The researchers can see the destruction brought upon by the termites after scraping back the bark of a slash pine tree. The termites damage living tissue and eventually kill the tree.

Six-legged beasts are tearing up under the bark of century-old trees in South Florida, causing the trees to collapse and die.

The beasts in question are dark brown and are measured in millimeters, typically ranging between 13 and 14 millimeters.

Termites living in colonies of more than one million feast on the flesh of trees. Hollowed out, the wind can easily knock them down. Thomas Chouvenc, a UF Institute of Food and Agricultural Sciences assistant professor of urban entomology, published a study in the March issue of Florida Entomologist about the Asian subterranean termite and the chaos it has brought to Fort Lauderdale.

Chouvenc and Jeremiah Foley, a 2017 UF entomology and nematology alumnus, walked through neighborhoods in Fort Lauderdale in March 2017 and stopped whenever they saw slash pine trees, Chouvenc said. After getting permission from the homeowners, they inspected the trees.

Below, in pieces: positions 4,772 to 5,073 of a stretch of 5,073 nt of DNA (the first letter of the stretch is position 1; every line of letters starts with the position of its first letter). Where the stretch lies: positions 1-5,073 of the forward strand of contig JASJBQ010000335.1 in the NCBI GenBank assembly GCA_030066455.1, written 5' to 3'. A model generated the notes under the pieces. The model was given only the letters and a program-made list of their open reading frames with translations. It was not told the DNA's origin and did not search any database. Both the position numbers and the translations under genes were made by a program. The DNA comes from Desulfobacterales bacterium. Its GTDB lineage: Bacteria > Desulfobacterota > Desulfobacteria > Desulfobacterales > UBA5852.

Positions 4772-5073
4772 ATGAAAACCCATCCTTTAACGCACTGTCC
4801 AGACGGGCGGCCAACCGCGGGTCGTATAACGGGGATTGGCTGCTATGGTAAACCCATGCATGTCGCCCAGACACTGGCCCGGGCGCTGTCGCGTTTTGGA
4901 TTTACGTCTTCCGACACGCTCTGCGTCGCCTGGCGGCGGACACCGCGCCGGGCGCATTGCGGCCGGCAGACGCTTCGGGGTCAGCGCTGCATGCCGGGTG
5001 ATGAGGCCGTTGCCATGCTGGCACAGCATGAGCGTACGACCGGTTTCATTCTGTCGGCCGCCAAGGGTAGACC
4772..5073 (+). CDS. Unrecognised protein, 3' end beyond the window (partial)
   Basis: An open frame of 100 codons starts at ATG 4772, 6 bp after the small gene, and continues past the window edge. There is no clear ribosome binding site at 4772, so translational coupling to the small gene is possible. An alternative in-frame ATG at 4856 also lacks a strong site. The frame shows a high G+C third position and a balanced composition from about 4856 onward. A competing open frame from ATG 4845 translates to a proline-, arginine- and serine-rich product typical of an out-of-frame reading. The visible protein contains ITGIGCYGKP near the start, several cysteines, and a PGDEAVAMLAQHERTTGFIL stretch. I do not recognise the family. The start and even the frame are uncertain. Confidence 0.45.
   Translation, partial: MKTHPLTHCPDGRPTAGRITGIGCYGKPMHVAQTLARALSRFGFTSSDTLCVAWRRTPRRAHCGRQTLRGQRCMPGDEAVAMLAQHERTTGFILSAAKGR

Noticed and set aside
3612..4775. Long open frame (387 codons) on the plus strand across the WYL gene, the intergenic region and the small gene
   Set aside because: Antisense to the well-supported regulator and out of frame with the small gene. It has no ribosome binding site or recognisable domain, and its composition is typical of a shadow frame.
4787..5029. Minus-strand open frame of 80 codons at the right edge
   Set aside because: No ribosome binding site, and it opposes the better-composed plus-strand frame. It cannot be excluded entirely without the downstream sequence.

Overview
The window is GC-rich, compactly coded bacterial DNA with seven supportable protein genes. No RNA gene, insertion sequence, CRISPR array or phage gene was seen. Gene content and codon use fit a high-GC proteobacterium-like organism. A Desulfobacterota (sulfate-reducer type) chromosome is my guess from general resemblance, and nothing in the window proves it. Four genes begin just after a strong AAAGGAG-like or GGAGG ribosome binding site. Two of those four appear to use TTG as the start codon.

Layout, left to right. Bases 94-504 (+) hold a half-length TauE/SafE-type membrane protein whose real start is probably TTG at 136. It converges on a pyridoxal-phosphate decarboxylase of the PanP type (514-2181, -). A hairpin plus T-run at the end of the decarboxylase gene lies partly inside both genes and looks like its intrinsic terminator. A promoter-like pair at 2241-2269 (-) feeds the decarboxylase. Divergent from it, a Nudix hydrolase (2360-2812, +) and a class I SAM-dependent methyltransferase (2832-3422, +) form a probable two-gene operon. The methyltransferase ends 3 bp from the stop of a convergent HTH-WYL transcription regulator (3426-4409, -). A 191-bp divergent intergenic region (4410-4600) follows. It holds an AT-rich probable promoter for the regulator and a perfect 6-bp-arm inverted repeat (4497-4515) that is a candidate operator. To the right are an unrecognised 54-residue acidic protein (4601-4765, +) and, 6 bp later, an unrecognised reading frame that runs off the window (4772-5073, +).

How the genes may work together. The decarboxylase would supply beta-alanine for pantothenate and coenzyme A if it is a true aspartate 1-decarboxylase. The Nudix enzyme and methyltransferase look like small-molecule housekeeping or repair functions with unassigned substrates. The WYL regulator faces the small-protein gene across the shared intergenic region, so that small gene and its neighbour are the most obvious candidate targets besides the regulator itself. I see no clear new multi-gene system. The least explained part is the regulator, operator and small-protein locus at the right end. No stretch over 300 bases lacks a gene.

They noticed something strange.

The termites were not eating these trees from the inside like other tree species, like oak or maple, but they would consume it directly underneath the bark, Chouvenc said.

Foley wrote in an email that the infection caused by the termites prevents the roots from sending nutrients to the rest of the tree. As time passes, the tree can’t be sustained and dies.

“The pace at which these termites kill pine trees in an urban system is relatively quick,” Foley said.

Landowners have two options: guard their homes with insecticide or use termite bait. However, using insecticide doesn’t kill the entire colony, Chouvenc said.

Other trees, such as maple and oak, are also affected by the termite. With hurricane season starting June 1, termites’ appetite could cause more damage.

Of three fallen oak trees in Fort Lauderdale that Chouvenc and Foley observed from Hurricane Irma, all were hollowed out by the Asian subterranean termite. One was a 50-year-old oak tree measuring 1.5 meters in diameter that collapsed onto someone’s roof and car.

“We’re kind of worried because we’re losing trees on a more regular basis,” Chouvenc said.